Class warfare is the struggle between classes in a society, often one based on capitalist principles. The term is often used by Marxists to differentiate the proletariat or working class and the bourgeois (upper class). There can actually be many other classes, as evidenced in American society. Blue-collar workers sit at the “bottom” and work manufacturing jobs, while white-collar workers are the secretaries, teachers, and middle management. The upper classes include CEOs, politicians, and people who work in highly specialized careers like doctors.
Marx describes class warfare as a constant assault and exploitation of the lowly worker by the bourgeoisie. Wealth is made on the backs of the laborers, according to Marx, who are paid a fraction of the salary that the upper class gets paid. This breeds discontent in society, making it much more likely that the lower class will revolt.
Yet the upper class tends to hold so much power, that revolt, even in the forms of organizing or unionizing, is difficult. This is true in many sectors of American society at present. While there are strong unions, there is also much anti-Union sentiment against those groups that have not yet unionized. The mere threat of unionization may be met by a company deciding to organize outside of a country, where they can get cheaper labor and not have to meet the demands of a new union. This outsourcing, in fact, is tied to the continued downgraded position of the American manufacturer. It is true that manufacturing jobs are being lost at a great rate, leaving groups of people with little means to continue working since their job training was so specific to a type of labor.
Class warfare may be expressed merely as discontent, but many also see crime in society as a product of this conflict, particularly when the wealthy are targeted. Such crime could be gang related “tagging,” or working in illegal fields (such as drug dealing and prostitution). Some view this as the lower class’s attempt to even the field when fewer opportunities are available to them. It should be noted, of course, that most people of the working class have never done an illegal thing in their lives. Warfare may be too strong a term in many cases; class conflict, a society with very different groups of people that feel a certain amount of tension between these groups, may be more accurate.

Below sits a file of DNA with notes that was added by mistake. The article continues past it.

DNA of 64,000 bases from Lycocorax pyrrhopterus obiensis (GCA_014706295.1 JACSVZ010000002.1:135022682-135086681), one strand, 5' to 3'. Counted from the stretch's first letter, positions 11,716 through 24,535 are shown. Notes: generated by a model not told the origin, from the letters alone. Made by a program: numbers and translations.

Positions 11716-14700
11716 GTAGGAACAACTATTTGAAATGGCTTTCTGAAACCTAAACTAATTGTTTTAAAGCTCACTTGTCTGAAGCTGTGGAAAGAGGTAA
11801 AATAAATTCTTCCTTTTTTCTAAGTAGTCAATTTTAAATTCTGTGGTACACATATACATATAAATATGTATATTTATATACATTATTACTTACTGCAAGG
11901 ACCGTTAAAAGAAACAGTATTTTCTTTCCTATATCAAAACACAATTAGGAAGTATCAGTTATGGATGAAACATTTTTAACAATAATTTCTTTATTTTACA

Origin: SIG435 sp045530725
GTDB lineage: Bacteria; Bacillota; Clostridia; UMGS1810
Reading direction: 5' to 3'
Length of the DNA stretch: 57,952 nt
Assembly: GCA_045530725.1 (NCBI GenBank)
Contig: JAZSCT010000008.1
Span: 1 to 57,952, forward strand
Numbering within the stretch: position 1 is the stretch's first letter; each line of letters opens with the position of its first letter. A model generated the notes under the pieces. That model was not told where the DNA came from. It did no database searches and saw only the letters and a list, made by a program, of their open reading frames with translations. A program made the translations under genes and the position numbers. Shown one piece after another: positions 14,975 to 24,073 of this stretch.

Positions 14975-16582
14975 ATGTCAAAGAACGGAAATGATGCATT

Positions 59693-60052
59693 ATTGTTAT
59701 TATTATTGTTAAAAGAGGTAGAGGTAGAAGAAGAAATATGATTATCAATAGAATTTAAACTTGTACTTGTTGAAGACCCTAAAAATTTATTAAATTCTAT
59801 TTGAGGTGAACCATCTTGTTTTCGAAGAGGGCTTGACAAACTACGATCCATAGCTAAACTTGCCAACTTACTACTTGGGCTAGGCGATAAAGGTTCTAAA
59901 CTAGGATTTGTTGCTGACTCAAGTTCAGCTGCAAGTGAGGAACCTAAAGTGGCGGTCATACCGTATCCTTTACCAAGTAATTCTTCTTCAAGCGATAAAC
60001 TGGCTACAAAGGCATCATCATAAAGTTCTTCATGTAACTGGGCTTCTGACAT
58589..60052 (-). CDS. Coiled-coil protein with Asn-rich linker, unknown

In the US, struggle between classes is certainly felt. While there are some who contend that all American citizens are given the same opportunities to succeed and enter the upper class, many more (with various political backgrounds) believe that the middle class is gradually sinking. Teachers for instance, may not be able to afford rent or be able to purchase homes, especially in urban areas. Furthermore, some contend that the same opportunities are not available to all. Differences in schooling, school facilities, crime rates, and et cetera may make it much more difficult for the poor to access the same opportunities for scholastic and financial success.
Class warfare is certainly not only the product of a capitalist society. Huge differences between the leaders of a communist or socialist country and its citizens can cause class conflict to exist. When a leader of a predominantly working class country has access to luxuries unavailable to the working class, then this is not true Marxism. Instead, it divides a country into separate classes, with a good chance that the lower, working classes will resent this division. Many point to the downfall of the Soviet Union as primarily due to the exceptional poverty endured by most in the society, while its leaders continued to live fairly luxurious lives.